Saturday, February 19, 2005

A question that deserves an answer

That speech from Schröder at the Munich security conference was bound to cause trouble, and indeed it has.

Exploding onto the front page of the The Telegraph is Bush's unequivocal rejection of "moves to boost EU military might" with the American president saying that there was no need for the Franco-German goal of forming an alternative superpower.

This was in an interview with The Daily Telegraph, his first with a British newspaper since his re-election last year. As did Rumsfeld at the time when the Schröder speech was read out, Bush has "pointedly rejected" the call by the German chancellor for a "high-level commission" to review the role of Nato, outside the framework of the Nato forum.

Bush has reaffirmed the importance of the North Atlantic treaty, saying that it "is a very important relationship as far as the United States is concerned. It is one that has worked in the past and will work in the future just so long as there is that strong commitment to Nato."

Bush also questions the idea of creating a unified Europe to balance America. "Why, when in fact we share values and goals?", he asks. "As opposed to counter-balancing each other, why don't we view this as a moment when we can move in a concerted fashion to achieve those goals?"

That rather shoots the fox, which we pointed up in our earlier post where, as was evident from the speech of Nick Witney, chief executive of the European Defence Agency, the talk was not of co-operation with the US through Nato but of "competition".

Just how far this has gone is highlighted by a piece by DefenseNews which yesterday reported that the EDA had taken another important organisational step in selecting an official to chair meetings of its national armaments directors. He will be Eero Lavonen - currently Finland's national armaments director – who will hold the post until at least mid-2006.

This means, says DefenseNews, that many of Europe's national arms chiefs will be meeting in two different forums in Europe: one for the European Union and one for Nato.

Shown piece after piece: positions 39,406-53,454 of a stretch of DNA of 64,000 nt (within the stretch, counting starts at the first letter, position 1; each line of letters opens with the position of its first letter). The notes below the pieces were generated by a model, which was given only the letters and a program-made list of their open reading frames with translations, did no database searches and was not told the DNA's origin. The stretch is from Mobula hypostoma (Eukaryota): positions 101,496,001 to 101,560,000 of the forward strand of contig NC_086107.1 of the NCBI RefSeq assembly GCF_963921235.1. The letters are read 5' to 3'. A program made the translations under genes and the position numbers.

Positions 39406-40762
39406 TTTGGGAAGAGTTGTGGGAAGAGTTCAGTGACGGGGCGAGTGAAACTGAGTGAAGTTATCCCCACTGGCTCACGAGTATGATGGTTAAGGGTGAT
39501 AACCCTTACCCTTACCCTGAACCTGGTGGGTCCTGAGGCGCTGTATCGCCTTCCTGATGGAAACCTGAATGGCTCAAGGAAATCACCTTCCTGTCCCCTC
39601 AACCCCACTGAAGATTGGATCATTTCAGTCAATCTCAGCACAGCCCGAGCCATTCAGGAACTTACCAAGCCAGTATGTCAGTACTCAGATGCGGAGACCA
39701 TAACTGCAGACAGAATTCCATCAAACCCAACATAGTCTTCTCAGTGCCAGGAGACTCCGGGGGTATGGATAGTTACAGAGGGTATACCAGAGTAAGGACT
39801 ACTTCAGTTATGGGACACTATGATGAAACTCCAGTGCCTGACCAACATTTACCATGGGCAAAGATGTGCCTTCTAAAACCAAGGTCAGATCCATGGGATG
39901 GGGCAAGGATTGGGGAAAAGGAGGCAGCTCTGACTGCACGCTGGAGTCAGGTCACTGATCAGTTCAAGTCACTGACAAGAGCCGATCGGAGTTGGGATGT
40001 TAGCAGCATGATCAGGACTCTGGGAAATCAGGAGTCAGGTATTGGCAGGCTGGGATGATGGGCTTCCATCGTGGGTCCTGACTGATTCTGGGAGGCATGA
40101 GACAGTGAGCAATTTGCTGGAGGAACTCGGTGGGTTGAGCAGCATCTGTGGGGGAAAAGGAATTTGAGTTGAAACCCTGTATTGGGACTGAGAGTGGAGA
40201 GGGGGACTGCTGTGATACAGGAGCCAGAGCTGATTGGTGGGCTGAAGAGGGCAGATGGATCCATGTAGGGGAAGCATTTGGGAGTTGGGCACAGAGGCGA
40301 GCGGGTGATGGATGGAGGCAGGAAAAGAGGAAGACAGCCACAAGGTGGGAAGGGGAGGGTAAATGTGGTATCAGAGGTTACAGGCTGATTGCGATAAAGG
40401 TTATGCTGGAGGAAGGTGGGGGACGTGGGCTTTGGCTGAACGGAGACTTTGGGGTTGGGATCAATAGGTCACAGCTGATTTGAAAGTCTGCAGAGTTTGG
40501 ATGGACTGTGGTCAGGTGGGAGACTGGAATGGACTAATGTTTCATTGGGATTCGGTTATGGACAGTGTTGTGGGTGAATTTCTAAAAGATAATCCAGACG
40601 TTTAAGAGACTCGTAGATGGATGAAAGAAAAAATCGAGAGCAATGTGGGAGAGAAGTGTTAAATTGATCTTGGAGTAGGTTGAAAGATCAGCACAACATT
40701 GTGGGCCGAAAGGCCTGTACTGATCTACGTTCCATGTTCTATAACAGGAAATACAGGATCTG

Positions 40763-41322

Crucially, Lavonen's task will be to work with national armaments directors and defence research directors in order to promote armaments co-operation and to co-ordinate development of defence capabilities for the planned 60,0000-strong EU rapid reaction force.

Responding to this development, a defence industry insider said, "It's going to be an interesting ballgame between Nato meetings and the EDA's, and I've got my money on the latter."

There can be no question now that the EU is powering ahead with its own defence identity. However, it is also clear that, with Bush's intervention, the divergence between support for Nato and developing an independent EU military capability has become an important fault line in the relationship between European states and the US.

To an extent also, it clarifies the "mood music" as Bush has now drawn the line. What a difference this makes from the woolly self-deception (one assumes it's self-deception) of UK defence secretary Hoon, who is struggling to convince MPs and the nations that all the EU defence initiatives are to be carried out within the framework of Nato.

That much was evident from Hoon’s speech to the House of Commons Standing Committee in June last year, when he was asking Parliament to approve the setting-up of the EDA. "The government are confident," he said, "that the agency will play a key role in improving the delivery of future European military capabilities. That is a key issue not only for European security and defence policy but for Nato."

It has taken a US president to show up the deception here. The EDA is a competitor to Nato, in effect the embryonic administrative and planning headquarters of a European Army. And Bush's question deserves an answer: "why don't we view this as a moment when we can move in a concerted fashion to achieve those goals?"

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